I could feel the panic rising inside me. It was 2007 and I had finally found out what was wrong with me after two years. But this had the effect of burning up my savings faster as I pursued treatment. It was like running at top speed towards the edge of a cliff. You need momentum in order to have a chance of taking off into the air. But you might fall over the edge. To make matters worse, my improvement appeared to be stalling.
There was nothing else to do except call Tracy Beckerley. “Why did I get Chronic Fatigue?” I had met Tracy at my birthday celebration during healthier times. The party favor was a fifteen minute Tarot card reading and I loved the way Tracy combined her psychology degree with intuitive skills.
“You are doing more spiritual work than most people get to do in an entire lifetime,” Tracy said. “It’s as if you were dragged into your work kicking and screaming when you went into surgery.” She also said something I didn’t understand about how I had to learn to receive.
Meanwhile, even before calling Tracy, I had been considering the possibility that surrender might be the answer to the panic I was beginning to feel. My logic went something like this:
- Many religions seem to promote surrender as a way of dealing with challenging times. (I interpreted surrender as focussing on the present without worrying about the future. Although, I think planning is allowed!)
- I don’t have the personality for surrender.
- What if I took everything one week at a time? I could think about what I need to do in order to be alright for the next week and then check in with myself a week later.
- Perhaps I could have a fun ritual to remind me to check in every seven days.
- Ritual every seven days? Maybe that’s what church is!!!!
When I was little, my mother, father and I went boating on Sundays. Most people seemed to go to church. Finally I asked a friend what they do there. She had a little confused frown on her face as she spoke: “You pray and then you sing.”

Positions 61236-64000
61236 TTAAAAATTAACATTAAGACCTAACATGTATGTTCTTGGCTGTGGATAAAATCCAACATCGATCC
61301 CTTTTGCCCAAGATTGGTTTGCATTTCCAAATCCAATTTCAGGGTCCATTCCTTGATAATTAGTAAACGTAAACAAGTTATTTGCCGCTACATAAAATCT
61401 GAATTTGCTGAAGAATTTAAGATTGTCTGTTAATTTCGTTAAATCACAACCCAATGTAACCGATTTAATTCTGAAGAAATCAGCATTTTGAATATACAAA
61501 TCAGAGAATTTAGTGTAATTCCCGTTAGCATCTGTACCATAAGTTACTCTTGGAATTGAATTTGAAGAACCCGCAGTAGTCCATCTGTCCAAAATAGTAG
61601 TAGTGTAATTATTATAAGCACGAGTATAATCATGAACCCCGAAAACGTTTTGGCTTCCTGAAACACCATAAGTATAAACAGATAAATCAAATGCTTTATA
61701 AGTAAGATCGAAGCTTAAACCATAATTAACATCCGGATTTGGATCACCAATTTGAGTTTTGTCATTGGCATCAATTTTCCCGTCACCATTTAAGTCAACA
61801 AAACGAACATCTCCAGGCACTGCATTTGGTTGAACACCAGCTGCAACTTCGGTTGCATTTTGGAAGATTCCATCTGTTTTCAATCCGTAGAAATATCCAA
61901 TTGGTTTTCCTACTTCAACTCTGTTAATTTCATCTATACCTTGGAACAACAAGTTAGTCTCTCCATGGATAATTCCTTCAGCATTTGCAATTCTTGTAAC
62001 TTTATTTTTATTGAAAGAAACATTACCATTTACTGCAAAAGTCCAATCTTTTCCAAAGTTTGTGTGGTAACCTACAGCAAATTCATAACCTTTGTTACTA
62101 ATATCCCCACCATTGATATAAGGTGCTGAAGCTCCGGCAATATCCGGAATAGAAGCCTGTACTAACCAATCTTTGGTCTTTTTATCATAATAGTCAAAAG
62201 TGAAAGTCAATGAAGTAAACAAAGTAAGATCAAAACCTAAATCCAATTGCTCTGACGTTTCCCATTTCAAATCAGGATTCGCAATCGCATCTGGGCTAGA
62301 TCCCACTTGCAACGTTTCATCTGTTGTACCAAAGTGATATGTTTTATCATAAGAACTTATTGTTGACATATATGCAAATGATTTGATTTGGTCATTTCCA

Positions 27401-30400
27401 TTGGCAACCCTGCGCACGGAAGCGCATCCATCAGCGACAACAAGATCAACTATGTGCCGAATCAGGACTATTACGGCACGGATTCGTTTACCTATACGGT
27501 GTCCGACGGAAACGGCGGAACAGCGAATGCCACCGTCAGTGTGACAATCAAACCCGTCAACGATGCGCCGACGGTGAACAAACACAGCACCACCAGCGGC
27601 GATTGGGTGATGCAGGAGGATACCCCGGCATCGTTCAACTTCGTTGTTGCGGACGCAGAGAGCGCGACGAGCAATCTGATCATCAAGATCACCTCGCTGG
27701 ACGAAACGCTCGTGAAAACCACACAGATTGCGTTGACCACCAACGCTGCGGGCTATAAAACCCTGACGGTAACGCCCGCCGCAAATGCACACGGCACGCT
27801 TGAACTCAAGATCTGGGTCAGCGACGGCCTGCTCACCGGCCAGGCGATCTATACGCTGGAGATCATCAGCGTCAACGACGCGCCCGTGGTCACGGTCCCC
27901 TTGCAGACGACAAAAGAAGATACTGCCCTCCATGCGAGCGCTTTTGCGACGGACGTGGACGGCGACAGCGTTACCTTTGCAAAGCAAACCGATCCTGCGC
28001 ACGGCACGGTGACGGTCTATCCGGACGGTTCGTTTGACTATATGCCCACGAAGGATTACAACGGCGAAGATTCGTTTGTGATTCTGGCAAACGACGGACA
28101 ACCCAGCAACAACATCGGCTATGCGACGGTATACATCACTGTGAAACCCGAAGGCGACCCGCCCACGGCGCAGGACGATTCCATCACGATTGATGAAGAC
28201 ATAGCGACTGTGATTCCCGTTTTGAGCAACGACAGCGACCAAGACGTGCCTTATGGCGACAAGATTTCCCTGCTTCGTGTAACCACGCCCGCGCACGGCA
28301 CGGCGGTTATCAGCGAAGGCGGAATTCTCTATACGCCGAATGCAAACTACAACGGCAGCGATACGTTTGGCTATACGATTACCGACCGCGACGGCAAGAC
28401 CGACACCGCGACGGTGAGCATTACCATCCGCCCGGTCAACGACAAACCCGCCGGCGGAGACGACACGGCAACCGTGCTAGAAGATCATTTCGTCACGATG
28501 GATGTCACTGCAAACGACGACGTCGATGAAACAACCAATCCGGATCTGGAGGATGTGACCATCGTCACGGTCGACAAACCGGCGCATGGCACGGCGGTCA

I pressed her further. “Then what?”
“Then you pray and you sing … again.”
“That’s it?!” I exclaimed. “That’s what this church thing is all about?”
In 2007 my search for a church I would enjoy attending led to Grace Cathedral. As I explored their wonderful website, I discovered they had a program where you could attend classes every week and then get confirmed at the end. It was designed for people who were new to the Anglican/Episcopalian faith, Christian or not. It was also intended for those who had not been to church for a long time. Ahem.
I decided that attending a class every Sunday would also allow me to measure my recovery status. I found out that I couldn’t sustain the effort on top of my treatment protocol. Shortly after the confirmation service, I gave up church again. But the classes were fantastic. They talked about the Episcopalian church being a family where our differences bring us together. Wow! I was used to being so different in my family that I felt like a freak. And now my difference is what I had to offer? This was water for my thirsty soul!
One of the final classes was given by a professor from a divinity school in Berkeley. “I don’t mean to ask you an existential question but who or what is God?” I said to him as we both stood in a corner of the room. He laughed and laughed. Soon, we were both doubled over laughing.
Eventually, he answered. “I don’t know,” he replied. Wow!!
I’ll have to see if I can attend Grace Cathedral’s sundown Easter service from my computer tonight. But first, I must tell you what I have come to understand about Tracy’s comment. According to Masaru Emoto in his book The Hidden Messages in Water, the act of love is a masculine, giving force while gratitude is a passive, receptive force. They work together like breathing in and breathing out. He believes that we should strive for a balance between giving and receiving, or love and gratitude. Wow!!!
So many people, from Realitynibs readers to friends and relatives, have taught me a lot about receiving lately. As I mentioned to someone a couple of days ago, I’m beginning to think Chronic Fatigue came in to my life in order to teach me to receive help. Thank you, thank you, thank you.
And, happy Easter.